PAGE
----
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Thursday, February 13, 2020
No GE Tax on Medical Bills -- help lift MD shortage
By Grassroot Institute @ 4:32 PM :: 305 Views :: Health Care, Taxes

Grassroot Institute testifies on GET exemption for doctors

by Joe Kent, Grassroot Institute, Feb 13, 2020

Grassroot Institute of Hawaii – HB2228 Testimony

Feb. 13, 2020 9:00 a.m. Conference Room 329

To: House Committee on Health
Rep. John M. Mizuno, Chair
Rep. Bertrand Kobayashi, Vice Chair

From: Grassroot Institute of Hawaii
Joe Kent, Executive Vice President

RE: HB 2228 — RELATING TO THE GENERAL EXCISE TAX EXEMPTIONS
Comments Only

Dear Chair and Committee Members:

The Grassroot Institute of Hawaii would like to offer its comments on HB2228, which would provide a general excise tax exemption for medical services provided by physicians and advanced practice registered nurses acting in the capacity of a primary care provider.

It is well established that Hawaii is currently suffering from a doctor shortage. A recent study estimated that Hawaii is currently “short” by approximately 820 physicians — an increase over the previous year and an indication that lack of access to healthcare is a worsening problem in our state.

Luring new doctors to Hawaii — and keeping those who are already here — is a complicated proposition. Many proposals would take years to demonstrate success in addressing the issue. In the meantime, Hawaii residents will continue to suffer from the shortage of available medical professionals and the high cost of healthcare in our state.

There is, however, a more immediate way to make Hawaii more attractive to physicians: Create a general excise tax exemption for medical services.

Hawaii is one of the few states to levy a form of sales tax on medical services, and the form of that tax — the general excise tax — eats into the margin of the typical Hawaii physician’s office. If the doctor chooses not to pass on any of that tax burden to his patients, he or she risks running an unprofitable practice. If the tax is passed on, then the doctor is contributing to higher medical costs. Under the circumstances, it is no surprise that some doctors choose not to practice in the state at all.

According to a study commissioned by the Grassroot Institute of Hawaii, exempting medical services from the excise tax would help make medicine more affordable in the state for both doctors and residents.[1] Healthcare spending for medical services in Hawaii totals about $9 billion, of which the for-profit private sector accounts for $5 billion. An exemption from the state’s 4 percent GET would save private, for-profit medical providers approximately $200 million. Waiving the GET surcharges imposed by the counties would save an additional $22 million more.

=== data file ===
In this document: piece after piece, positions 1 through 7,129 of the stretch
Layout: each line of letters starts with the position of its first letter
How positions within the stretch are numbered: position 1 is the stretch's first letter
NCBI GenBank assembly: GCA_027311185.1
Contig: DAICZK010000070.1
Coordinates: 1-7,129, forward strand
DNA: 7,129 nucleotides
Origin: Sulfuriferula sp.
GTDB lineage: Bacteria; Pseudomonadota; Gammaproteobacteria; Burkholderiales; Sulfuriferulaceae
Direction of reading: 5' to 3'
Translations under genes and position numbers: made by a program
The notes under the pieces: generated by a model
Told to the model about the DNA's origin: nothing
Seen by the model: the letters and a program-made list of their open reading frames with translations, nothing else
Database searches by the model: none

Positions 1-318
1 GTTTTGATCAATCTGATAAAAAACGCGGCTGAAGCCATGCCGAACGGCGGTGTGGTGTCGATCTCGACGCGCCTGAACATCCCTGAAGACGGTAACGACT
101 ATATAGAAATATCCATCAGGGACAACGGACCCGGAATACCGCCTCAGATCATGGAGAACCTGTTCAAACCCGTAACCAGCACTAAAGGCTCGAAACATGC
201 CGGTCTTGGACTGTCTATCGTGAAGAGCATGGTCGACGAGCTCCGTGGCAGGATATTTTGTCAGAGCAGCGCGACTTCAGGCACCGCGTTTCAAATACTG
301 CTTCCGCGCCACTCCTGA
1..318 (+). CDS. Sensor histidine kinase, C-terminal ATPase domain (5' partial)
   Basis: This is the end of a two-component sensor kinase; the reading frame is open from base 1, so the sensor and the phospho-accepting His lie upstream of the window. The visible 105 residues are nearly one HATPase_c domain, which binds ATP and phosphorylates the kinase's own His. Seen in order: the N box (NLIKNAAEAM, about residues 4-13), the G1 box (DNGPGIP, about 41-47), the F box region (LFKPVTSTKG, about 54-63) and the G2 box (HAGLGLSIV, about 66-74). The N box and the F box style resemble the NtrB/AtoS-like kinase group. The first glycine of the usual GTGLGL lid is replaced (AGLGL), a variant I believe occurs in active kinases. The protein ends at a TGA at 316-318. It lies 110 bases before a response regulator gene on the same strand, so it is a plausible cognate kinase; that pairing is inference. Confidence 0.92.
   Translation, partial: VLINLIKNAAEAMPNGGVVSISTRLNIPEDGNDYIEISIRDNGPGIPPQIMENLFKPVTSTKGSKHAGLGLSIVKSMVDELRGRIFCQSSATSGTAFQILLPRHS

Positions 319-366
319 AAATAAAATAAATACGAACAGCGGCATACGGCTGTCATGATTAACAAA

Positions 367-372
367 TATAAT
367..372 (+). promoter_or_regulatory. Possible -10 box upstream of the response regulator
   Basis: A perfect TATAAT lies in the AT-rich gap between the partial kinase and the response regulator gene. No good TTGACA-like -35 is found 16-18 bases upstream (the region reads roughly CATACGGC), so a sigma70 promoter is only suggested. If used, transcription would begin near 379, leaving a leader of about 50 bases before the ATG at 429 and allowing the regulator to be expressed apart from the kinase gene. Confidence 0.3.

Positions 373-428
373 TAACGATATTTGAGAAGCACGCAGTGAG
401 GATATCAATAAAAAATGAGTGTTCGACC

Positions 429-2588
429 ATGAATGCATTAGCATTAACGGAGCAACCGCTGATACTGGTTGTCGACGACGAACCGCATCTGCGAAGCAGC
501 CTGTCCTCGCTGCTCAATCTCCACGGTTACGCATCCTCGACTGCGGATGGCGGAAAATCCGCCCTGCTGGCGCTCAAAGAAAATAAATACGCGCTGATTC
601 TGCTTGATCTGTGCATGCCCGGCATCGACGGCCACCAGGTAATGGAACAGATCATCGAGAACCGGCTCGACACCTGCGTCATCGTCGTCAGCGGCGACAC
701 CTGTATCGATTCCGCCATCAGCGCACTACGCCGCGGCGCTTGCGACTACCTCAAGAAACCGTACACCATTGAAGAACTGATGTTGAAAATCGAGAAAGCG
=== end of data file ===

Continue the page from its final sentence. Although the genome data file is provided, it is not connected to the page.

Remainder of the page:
This represents substantial savings for individual practices. According to the Grassroot Institute study, the savings from that base 4 percent GET exemption would be about $5,275 each for the approximately 38,000 full-time workers in the medical industry. That’s the equivalent to 6.7% of the average medical service worker’s wage and 5.8% of current GET collections. Even if the exemption were applied selectively to only areas deemed to have acute shortages, the savings would be $72 million, or about $1,920 per for-profit medical service worker in the state. Exempting only private practice doctors would still result in a savings of $78.9 million for physicians and patients.

But there are more advantages to the GET exemption than just saving money for doctors and patients. It could also help address the doctor shortage. For example, if the GET exemption led an additional 820 physicians to set up shop in the state, it would result in an increase of almost 4,000 full-time positions in the industry, 4,000 additional supplier and induced jobs, $1.4 billion in additional economic activity and about $67.3 million in taxes — more than one-third of the cost of the tax cut.

It is common practice for the state to use GET exemptions to encourage or aid certain industries. Already, Hawaii exempts petroleum refining, aircraft maintenance and leasing, and orchards from the GET. As we point out in our report, “This means that the state of Hawaii uses its tax code to encourage the development of orchards, but discourage the provision of medical care.”
State policymakers are rightly concerned with both making healthcare more affordable and addressing the shortage of medical professionals in Hawaii.

By creating an general excise tax exemption for medical services, there is an opportunity to help both patients and doctors by making Hawaii a more attractive — and less expensive — place to practice medicine.

Thank you for the opportunity to submit our comments.

Sincerely, 
Joe Kent
Executive Vice President, Grassroot Institute of Hawaii

[1] “How the state GET affects healthcare costs in Hawaii,” Grassroot Institute of Hawaii, January 2020.

HB2228: Text, Status

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